As Ron Paul rises in the polls, he is once again fending off questions about those pesky newsletters where racist material appeared under his name. This time around, rather than expressing much in the way of regret, Paul is instead slamming the media for rehashing what he considers an old, irrelevant story.
To recap, back in the 1990s, Ron Paul produced a series of newsletters, all with his name on them, which published a ream of racist and anti-Semitic columns. Among a long list of offensive comments, one notorious column about the LA riots said that, “Order was only restored in L.A. when it came time for the blacks to pick up their welfare checks.” Another pilloried Martin Luther King, Jr. Day as “Hate Whitey Day.” Paul has always denied writing them and insists he doesn’t know who did. He has expressed regret that the comments were printed.
but now that the "isolationist" Ron Paul appears to be picking up support, the neo-conservative Republicans NOW want to play the race card on Ron Paul? These newsletters were known the last time Ron Paul ran for the Republican nomination.
I don't understand all of the commentary about Tim Tebow and his Christian beliefs. Here's what I think is odd.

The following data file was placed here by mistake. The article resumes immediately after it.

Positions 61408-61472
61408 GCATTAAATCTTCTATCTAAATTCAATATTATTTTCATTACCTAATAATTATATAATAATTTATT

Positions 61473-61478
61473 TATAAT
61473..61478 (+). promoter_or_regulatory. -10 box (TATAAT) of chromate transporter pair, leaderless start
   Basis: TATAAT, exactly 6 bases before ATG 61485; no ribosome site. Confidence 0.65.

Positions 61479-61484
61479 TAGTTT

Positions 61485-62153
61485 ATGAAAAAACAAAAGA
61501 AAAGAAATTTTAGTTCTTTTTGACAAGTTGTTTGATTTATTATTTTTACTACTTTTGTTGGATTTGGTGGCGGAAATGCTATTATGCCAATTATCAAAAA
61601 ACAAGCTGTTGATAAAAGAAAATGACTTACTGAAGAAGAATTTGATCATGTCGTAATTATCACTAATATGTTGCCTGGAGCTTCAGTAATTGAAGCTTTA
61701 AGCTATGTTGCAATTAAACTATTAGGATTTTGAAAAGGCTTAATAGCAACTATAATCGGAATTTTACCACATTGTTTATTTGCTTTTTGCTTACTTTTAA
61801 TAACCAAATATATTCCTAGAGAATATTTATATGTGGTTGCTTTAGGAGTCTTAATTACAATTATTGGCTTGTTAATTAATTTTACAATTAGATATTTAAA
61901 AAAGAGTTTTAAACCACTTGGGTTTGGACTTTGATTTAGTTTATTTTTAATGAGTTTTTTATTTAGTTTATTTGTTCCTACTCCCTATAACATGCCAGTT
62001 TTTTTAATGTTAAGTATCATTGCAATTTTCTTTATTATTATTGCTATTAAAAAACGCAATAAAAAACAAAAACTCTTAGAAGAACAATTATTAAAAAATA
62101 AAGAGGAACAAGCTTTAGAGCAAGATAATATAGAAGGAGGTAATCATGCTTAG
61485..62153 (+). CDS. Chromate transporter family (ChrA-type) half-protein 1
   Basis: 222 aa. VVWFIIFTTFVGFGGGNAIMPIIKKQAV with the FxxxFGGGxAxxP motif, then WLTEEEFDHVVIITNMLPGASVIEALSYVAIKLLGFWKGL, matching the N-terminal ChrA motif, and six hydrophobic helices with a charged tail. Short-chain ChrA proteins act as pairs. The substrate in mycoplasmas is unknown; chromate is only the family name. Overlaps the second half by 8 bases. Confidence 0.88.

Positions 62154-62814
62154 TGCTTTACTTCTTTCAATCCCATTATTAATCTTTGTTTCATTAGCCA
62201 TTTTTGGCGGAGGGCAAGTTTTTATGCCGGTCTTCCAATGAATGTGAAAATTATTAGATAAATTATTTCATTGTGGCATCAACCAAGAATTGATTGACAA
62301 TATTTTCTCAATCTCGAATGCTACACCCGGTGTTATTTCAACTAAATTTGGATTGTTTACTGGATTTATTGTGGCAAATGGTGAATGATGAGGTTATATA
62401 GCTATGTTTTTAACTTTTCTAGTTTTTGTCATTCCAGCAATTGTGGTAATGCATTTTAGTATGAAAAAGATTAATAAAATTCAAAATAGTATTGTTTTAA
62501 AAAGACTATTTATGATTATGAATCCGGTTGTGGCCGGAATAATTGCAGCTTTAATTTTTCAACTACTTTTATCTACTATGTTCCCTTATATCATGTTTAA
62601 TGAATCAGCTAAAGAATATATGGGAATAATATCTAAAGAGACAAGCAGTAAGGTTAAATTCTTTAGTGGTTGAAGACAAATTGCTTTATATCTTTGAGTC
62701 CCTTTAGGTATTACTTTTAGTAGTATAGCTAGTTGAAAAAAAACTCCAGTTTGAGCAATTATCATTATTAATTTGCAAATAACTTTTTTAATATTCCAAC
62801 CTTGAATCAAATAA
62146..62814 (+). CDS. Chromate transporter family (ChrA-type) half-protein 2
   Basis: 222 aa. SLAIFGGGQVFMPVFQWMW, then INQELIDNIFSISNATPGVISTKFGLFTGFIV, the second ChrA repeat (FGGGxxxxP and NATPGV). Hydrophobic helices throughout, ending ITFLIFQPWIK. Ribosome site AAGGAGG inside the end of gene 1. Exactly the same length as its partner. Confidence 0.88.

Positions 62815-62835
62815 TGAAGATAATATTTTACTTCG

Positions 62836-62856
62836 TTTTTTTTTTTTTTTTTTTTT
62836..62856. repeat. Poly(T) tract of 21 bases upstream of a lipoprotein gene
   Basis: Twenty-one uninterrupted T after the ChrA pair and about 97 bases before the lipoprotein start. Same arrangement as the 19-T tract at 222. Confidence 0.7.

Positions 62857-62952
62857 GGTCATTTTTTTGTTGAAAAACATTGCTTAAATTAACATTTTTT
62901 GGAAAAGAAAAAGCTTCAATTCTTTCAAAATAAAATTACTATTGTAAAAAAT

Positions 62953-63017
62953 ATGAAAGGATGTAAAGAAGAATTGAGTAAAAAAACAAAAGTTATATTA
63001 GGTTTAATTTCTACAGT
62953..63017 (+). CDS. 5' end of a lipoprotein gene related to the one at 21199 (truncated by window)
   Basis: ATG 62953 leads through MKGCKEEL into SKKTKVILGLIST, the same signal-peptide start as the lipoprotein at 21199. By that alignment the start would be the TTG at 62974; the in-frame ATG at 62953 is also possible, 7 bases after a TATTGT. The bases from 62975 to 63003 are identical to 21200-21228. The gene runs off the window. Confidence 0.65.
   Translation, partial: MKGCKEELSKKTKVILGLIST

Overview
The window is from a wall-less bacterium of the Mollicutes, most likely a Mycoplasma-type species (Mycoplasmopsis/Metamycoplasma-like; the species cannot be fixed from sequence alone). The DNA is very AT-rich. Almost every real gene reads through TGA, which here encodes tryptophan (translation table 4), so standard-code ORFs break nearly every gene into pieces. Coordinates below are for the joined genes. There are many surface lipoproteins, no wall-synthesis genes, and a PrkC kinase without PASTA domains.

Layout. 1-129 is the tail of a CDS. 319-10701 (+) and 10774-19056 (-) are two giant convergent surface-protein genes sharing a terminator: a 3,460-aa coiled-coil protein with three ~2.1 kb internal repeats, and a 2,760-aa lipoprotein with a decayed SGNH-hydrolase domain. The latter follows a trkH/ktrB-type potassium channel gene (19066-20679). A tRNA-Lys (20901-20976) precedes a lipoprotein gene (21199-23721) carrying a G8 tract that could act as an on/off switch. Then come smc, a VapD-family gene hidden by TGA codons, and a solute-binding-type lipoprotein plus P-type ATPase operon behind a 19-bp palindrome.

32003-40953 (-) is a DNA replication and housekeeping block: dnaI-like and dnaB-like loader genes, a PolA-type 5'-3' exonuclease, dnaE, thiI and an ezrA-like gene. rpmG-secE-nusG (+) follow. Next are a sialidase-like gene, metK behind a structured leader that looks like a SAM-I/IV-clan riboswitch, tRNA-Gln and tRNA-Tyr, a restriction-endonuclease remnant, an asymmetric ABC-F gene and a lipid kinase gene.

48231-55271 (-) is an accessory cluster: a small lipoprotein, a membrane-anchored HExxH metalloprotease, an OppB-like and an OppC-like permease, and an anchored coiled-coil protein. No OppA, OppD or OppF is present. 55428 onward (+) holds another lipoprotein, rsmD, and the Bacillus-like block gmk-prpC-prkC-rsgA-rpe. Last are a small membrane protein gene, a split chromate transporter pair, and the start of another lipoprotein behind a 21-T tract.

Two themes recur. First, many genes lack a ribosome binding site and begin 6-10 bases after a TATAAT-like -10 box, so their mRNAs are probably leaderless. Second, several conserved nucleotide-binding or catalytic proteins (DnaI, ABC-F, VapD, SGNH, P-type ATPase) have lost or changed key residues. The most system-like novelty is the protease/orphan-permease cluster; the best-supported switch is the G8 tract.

Ray Lewis is very public about his belief in God and after a big win this season, on national television, he praised God and gave Him the glory.
After becoming saved, Deion Sanders became very outspoken about his conversion and his beliefs.
Darryl Green, the GREAT former corner of the Washington football team, was public about his faith, so much so that he delayed retirement from the league for two years because he wanted to raise more money for his Christian based programs.
Kurt Warner was very public about him being an evangelical Christian.
Randall Cunningham was public about being a Christian.
Now that I think about it, Warner and Cunningham were in one of Kirk Franklin's videos.
Tebow isn't the first, nor will he be the last, so why all of the hype?
If I owned or ran a business that advertised on ESPN, because they didn't report on the sexual allegations story out of Syracuse, I'd remove my ads from the channel for life. ESPN claimed they needed "corroboration." But when you have the wife of the person being accused ACKNOWLEDGING the sexual abuse, what more corroboration do you need?
Anything goes, as far as they're concerned, and they cannot allow a black or an Hispanic to rise to the top of a political establishment that is not Democrat.
RUSH: You think I'm wrong about this? Jackie Robinson in the 1960s was denounced. Jackie Robinson, who broke the color barrier in Major League Baseball, was denounced as an "Uncle Tom" because he supported Republicans in the 1960s. Jackie Robinson. The left, the Democrat Party of the day called Jackie Robinson an Uncle Tom.